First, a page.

Klezmer, the traditional wedding music of East European Jews, is making a spirited comeback in modern America, and you don't even have to be Jewish to like it.
"It's wonderful. It's sort of Jewish country music," says Carl Auvil, 77, who was born in a West Virginia town he says was so white and Protestant that the Ku Klux Klan couldn't find anybody to persecute. He finds klezmer foot-stomping enough for the Grand Ol' Opry.
Mr. Auvil and his wife, Irene, are dancing to the Machaya Klezmer Band at the Holiday Inn in Chevy Chase. "Sort of dancing," he cautions. "I stumble around the floor. She dances."
Mrs. Auvil remembers klezmer from the Jewish weddings of her childhood. Her father, Samuel Steinman, came from Odessa, then part of Russia, in 1909. He and other East European Jews brought klezmer with them when they emigrated to the United States at the turn of the century.
"I remember the men would get down on the floor and do the kozatzke," Irene Auvil says. That's the squating, arms-folded, athletic, foot-slinging dance that takes its name from Russo-Ukrainian Cossack horsemen.
"Then we didn't hear klezmer for a while," she says. "Now the young people are going back to it."
Klezmer has made such a robust revival that even the august fiddler Itzhak Perlman has recorded a klezmer CD, and he's just appeared in a PBS documentary about klezmer.
And the Machaya Klezmer Band draws a respectable crowd for a Sunday night Hanukkah dance in Chevy Chase, a Washington suburb where the streets are lined with Gucci, Brooks Brothers and Yves St. Laurent, not much like the im[See Klezmer, 2E] poverished East European villages where klezmer was born.
"This music is like a ticket back into Jewish culture," says Paul Feldman, a 39-year-old Washington lawyer listening to the band. "It's a great thing actually and a lot of fun.
"I used to be a wedding photographer in Brooklyn," he says, "almost exclusively at Hasidic and Orthodox weddings, and this was the music for all their weddings."
But by the 1960s very few people were playing klezmer outside the Orthodox community in New York, says Fred Jacobowitz, who plays the clarinet with the Machaya Klezmer Band.
Mr. Jacobowitz, who holds a master's degree from Juilliard School of Music, lives on Mayfield Avenue in Northeast Baltimore. He's principal clarinetist in the Annapolis Symphony Orchestra. He plays clarinet, saxophone, flute and bagpipe. He teaches wind clarinet and sax at the Peabody Preparatory School. And he conducts courses on klezmer at the Peabody Elderhostel.
Although primarily Jewish, klezmer has always infiltrated mainstream culture, Mr. Jacobowitz says. The Andrews Sisters first national hit was the Yiddish klezmer tune Bei mir bist du schoen and swing trumpeter Ziggy Elman took a klezmer solo on "And the Angels Sing." Klezmer tunes turned up in Betty Boop and even Bugs Bunnie cartoons.
The Fiddler on the Roof was a klezmer, the Yiddish word for musician, which eventually expanded to include the music as well. But the musical is sheer Broadway, according to Sy "My mother calls me Seymour" Greene, the trombonist with Machaya.
Mr. Greene, who's 76, traveled three years with Irving Berlin and even played with Berlin's World War II show "This is the Army."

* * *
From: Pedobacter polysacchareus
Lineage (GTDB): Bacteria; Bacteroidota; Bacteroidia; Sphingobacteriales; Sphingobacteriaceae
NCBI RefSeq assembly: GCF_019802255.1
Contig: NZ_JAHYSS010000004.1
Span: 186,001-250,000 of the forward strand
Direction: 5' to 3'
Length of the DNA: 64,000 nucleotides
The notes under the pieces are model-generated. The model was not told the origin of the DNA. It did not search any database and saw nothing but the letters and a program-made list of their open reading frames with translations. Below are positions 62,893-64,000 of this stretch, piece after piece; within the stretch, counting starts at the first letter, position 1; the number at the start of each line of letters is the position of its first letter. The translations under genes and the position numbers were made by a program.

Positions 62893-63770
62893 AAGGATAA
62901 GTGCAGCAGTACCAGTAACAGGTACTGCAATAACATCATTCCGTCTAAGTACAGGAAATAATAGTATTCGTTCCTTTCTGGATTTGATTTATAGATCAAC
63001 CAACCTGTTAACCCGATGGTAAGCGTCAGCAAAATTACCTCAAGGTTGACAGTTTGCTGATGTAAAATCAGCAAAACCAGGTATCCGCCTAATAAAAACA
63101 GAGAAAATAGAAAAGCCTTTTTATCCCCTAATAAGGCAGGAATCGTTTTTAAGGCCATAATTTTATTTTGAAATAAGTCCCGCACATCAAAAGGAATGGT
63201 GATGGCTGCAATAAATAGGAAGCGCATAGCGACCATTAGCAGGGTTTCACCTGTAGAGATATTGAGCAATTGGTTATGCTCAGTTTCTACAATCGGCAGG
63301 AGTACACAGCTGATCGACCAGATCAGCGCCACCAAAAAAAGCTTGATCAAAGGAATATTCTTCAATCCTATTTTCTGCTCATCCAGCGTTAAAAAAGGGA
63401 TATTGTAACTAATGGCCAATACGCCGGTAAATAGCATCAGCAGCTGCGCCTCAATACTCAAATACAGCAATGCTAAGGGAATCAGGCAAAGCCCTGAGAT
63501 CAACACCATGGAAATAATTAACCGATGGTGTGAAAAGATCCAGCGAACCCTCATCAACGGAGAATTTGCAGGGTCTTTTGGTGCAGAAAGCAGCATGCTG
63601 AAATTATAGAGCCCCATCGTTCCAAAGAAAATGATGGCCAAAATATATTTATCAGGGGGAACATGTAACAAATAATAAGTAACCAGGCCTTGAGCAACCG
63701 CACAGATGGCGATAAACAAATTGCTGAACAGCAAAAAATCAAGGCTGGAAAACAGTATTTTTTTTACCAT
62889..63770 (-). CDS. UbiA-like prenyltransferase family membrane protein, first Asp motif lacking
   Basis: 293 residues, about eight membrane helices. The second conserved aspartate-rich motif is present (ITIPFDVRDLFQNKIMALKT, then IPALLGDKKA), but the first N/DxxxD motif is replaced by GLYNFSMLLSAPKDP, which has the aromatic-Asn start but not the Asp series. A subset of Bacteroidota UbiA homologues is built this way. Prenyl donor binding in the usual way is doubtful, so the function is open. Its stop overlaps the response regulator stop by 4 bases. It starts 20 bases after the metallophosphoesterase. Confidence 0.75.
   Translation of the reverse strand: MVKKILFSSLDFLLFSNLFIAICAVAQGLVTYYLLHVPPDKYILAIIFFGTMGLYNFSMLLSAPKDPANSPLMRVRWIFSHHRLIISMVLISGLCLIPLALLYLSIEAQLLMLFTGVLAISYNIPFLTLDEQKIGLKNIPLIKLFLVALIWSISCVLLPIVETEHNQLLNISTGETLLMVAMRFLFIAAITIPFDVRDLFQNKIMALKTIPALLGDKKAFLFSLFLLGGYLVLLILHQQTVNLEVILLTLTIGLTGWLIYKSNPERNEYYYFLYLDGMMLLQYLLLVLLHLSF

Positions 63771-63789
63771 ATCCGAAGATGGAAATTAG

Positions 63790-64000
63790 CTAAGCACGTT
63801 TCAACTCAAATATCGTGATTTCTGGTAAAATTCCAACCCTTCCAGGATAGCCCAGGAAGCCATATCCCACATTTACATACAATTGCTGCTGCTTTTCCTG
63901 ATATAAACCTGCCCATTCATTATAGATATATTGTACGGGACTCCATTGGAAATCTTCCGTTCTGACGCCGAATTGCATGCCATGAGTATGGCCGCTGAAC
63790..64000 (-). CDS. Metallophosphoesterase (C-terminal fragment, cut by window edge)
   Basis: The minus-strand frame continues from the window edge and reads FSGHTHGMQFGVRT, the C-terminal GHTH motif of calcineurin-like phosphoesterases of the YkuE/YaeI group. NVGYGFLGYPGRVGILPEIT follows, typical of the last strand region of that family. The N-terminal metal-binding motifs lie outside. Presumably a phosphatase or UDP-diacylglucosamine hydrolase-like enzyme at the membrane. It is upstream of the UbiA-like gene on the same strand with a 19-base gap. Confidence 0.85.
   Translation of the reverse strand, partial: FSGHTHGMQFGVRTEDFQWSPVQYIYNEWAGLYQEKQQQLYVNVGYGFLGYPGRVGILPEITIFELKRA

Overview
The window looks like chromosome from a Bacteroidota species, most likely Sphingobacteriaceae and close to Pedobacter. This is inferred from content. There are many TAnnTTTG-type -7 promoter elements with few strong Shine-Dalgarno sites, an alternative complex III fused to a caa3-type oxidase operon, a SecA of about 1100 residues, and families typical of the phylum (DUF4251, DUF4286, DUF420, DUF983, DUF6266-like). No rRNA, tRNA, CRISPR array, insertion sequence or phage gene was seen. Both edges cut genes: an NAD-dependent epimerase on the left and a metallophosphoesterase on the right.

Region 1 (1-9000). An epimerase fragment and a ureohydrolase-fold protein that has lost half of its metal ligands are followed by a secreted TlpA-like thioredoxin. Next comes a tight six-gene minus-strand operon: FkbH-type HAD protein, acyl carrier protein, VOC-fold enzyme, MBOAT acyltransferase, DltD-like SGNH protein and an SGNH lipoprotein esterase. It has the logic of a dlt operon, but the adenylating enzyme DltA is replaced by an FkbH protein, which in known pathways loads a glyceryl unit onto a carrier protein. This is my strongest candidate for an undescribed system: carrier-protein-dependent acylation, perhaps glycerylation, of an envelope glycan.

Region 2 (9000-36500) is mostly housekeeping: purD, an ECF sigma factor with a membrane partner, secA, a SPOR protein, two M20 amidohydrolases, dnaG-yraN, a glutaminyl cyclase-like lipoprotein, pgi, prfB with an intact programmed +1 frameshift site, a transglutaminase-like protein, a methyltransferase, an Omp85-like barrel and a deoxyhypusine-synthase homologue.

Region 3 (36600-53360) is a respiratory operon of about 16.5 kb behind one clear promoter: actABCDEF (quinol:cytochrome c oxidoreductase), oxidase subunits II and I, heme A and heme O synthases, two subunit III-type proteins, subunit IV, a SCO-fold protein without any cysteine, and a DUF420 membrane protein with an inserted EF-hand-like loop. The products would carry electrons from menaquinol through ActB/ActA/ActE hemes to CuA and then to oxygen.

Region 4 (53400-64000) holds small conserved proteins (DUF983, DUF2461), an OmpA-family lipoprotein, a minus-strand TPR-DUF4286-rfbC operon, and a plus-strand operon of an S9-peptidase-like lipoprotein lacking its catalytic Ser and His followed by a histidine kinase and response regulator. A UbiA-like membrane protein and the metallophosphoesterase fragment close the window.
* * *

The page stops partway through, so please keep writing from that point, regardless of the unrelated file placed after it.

He also played years ago with the great jazz trombonist Jack Teagarden in his big band. He calls klezmer "Jewish tailgate."
"Klezmer is party music," Fred Jacobowitz says. "It is intimately associated with festive non-synagogue occasions. It is not to be confused with the liturgical tradition even if it uses some of musical gestures and sounds.
"It is characterized by all manner of expressive effects, particularly the sound which we call the krekhtf, which is a sob or a moan, reminiscent of the cantor in the synagogue."
Krekhtf, of course, is a Yiddish word pronounceable perhaps only by klezmer and cantors.
At the Holiday Inn, Mr. Jacobowitz's clarinet not only sobs, moans and groans, but also bobs, weaves and dances, grunts, gossips and chatters, smiles, laughs and guffaws.
Nobody's doing the kozatzke to Machaya's music, but lots of people are up and dancing. That's one of the nice things about klezmer: you don't have to be a Fred Astaire to get up and dance.
Jay McCrensky, the accordionist who founded Machaya, leads the dances. He's a Jewish renaissance man, a folklorist who, besides klezmer dancing, teaches skiing and cabala, which is Jewish mysticism. Paul Feldman studies cabala with him at the Washington Jewish Center and klezmer at the Holiday Inn. Mr. McCrensky figures nearly a third of his dancers are not Jewish.
But Yeva and Vladimir Lesokhin are Russian Jews who came to the United States 16 years ago. They dance enthusiastically and very well, indeed. The tunes are very familiar to them from Russia.
They heard them in the works of Isaak Dunayevsky, one of the most popular songwriters in the defunct Soviet Union, president of the Leningrad Composers Union, Honored Art Worker and People's Artist. He incorporated klezmer melodies in his most patriotic songs.
"When we came here we couldn't believe these Soviet nationalist songs, the most popular songs in the Soviet Union, have Jewish melodies," Yeva Lesokhin says. "We as Jews in Russia didn't know this. We do now," she says.